You ask me: Why all these posts on “pretty” and style from a psychologist?
I say: I’ve written before about my own journey from academia into equally valuing the psychology of looking fabulous on the outside as well. Spring gives us incentive to renew and present our best. As a psychologist, I have been blessed to help many people on “inside” transformations. With life changes come a desire to renew the outside, to reflect new ways of seeing oneself and new confidence, that “inner glow” which I defined in my last post.
I believe in teamwork and integral to my personal support team is my own stylist, Heather Harewood. We recently had a conversation on style, in part because its Spring and in part inspired by my favorite red carpet looks from the recent 2012 Metropolitan Museum Costume Institute Gala in New York, “The East Coast Oscars.” The exhibit is called “Impossible Conversations” between a designer everyone knows, Miuccia Prada and the famous Elsa Schiaparelli from the 1930’s, together revealing that good style can be timeless, fun and mood elevating!
Dr. Renee: Women love specialists and having stylists for hair and nails, trainers for bodies and mechanics for their cars…yet, many don’t even think about working with a stylist. Look at all these women on the red carpet with their designers/stylists as escorts, such as Chanel Iman and Tom Ford! Why should all women think about a stylist as part of their team?
Heather: A stylist is your personal expert on all things fresh and fashionable – she or he offers “head to toe” suggestions and guidance in color, style and accessorizing that are best suited for you. Whether it be just a few fashion or image adjustments, special event preparations, such as for a red carpet gala or a complete wardrobe revamping – a stylist is your “go to” person for dressing and image support.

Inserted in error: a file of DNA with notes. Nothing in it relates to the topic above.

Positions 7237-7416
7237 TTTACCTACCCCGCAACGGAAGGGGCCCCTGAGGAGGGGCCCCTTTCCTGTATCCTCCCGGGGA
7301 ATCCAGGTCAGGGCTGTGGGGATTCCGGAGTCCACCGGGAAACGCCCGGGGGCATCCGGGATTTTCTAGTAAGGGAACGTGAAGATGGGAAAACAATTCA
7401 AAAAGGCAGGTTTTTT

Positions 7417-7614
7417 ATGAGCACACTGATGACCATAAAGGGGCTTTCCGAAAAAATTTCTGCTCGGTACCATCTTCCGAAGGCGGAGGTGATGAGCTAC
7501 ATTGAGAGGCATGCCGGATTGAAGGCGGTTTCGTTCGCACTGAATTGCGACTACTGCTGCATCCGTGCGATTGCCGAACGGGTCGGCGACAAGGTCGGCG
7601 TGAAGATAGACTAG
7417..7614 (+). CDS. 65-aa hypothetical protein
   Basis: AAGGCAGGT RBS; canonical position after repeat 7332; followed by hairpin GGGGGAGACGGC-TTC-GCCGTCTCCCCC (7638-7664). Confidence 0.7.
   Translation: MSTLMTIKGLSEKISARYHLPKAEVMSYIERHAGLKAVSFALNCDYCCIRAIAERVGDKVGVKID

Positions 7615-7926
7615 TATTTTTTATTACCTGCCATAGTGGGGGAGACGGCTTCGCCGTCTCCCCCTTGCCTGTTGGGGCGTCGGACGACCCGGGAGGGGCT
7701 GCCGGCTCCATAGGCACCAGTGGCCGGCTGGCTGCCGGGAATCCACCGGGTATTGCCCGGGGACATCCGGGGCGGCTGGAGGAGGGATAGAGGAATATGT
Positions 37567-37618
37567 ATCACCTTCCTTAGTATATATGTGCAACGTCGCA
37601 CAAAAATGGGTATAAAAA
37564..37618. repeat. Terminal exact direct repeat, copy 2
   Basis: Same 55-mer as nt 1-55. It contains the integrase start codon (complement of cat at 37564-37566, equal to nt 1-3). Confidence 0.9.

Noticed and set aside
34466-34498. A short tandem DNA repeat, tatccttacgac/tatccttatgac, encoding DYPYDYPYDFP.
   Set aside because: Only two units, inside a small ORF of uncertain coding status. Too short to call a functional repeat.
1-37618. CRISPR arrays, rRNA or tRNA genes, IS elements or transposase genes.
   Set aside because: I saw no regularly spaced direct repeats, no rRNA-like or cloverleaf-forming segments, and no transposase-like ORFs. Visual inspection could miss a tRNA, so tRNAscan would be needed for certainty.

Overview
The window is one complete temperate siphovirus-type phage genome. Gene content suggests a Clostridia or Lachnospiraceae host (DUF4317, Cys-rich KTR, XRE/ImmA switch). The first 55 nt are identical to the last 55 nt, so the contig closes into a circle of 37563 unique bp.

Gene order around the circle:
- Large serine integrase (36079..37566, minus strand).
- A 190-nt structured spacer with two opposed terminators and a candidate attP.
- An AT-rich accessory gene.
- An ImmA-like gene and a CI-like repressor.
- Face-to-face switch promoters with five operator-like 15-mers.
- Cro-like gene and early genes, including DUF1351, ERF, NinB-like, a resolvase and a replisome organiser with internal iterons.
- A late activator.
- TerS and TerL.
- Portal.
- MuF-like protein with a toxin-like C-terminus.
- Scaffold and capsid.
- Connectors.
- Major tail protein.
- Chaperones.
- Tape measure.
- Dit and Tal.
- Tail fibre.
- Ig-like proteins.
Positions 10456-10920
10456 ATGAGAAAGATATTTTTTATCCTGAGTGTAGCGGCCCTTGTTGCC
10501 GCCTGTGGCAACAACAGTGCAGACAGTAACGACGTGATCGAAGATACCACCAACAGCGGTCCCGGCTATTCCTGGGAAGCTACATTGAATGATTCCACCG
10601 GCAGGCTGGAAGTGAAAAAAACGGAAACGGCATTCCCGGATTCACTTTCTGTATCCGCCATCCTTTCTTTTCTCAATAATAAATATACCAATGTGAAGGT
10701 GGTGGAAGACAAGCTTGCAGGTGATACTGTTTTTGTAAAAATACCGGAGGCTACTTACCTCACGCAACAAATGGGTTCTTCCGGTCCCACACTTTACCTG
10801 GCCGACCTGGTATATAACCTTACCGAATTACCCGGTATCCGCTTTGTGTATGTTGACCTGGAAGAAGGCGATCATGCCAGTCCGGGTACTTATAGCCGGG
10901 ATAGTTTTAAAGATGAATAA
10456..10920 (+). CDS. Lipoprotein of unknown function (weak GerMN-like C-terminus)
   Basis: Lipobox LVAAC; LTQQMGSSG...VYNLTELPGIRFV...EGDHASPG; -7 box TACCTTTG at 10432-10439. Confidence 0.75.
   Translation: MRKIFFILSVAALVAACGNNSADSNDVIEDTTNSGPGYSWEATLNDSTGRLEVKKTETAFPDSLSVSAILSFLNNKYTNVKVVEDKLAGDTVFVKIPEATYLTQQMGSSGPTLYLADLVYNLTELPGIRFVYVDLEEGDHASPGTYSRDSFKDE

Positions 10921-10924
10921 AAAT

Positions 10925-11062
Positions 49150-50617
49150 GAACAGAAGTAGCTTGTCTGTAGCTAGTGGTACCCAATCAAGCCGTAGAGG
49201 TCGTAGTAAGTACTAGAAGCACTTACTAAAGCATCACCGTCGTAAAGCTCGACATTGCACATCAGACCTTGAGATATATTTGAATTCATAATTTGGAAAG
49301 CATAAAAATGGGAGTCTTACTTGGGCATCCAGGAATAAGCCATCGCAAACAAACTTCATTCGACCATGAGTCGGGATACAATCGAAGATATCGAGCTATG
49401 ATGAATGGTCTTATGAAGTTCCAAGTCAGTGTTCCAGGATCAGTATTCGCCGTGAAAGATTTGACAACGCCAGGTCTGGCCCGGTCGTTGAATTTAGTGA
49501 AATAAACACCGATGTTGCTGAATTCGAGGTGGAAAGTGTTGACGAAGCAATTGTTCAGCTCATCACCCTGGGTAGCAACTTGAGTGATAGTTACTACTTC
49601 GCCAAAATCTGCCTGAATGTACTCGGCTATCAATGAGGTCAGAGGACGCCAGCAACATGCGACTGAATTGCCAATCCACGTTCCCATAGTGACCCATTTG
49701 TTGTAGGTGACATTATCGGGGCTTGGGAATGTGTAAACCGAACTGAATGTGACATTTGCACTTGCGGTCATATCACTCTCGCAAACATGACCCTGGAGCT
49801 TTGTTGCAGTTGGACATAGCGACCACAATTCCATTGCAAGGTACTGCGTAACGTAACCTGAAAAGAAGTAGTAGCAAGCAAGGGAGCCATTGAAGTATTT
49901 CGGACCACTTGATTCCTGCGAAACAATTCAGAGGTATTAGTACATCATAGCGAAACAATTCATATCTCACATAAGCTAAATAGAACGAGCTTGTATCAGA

Dr. Renee: Look at one of my favorite celebrity moms, Gisele Bundchen, here on the red carpet, she is just beaming! What is the relationship of style confidence to mood?
Heather: I believe the image and style we present reflect who we are at the heart – wearing a great outfit in our most complimentary colors and style makes a statement about who we are before we say a single word. People respond with aspirational stares, favorable comments (often unsolicited) and even with questions on where we shopped. Positive energy like that feeds your spirit and has “mood altering” implications. Regardless of how you may have felt prior, how could you not feel a boost to your confidence and self perception?
The more confident you continue to feel, the more confidently you dress – giving yourself permission to rock styles that you never thought you would (but you always wanted to.) I always say, I strive to service clients not just for who they are, but also for who they aspire to be.
Dr. Renee: Look at what Joan Smalls wore, a long sleeve mini in the midst of a sea of skin revealing, floor length ballgowns on the red carpet. She looks so comfortable and confident! What are the most common style misconceptions or rules that result in women or men looking or feeling less than optimal?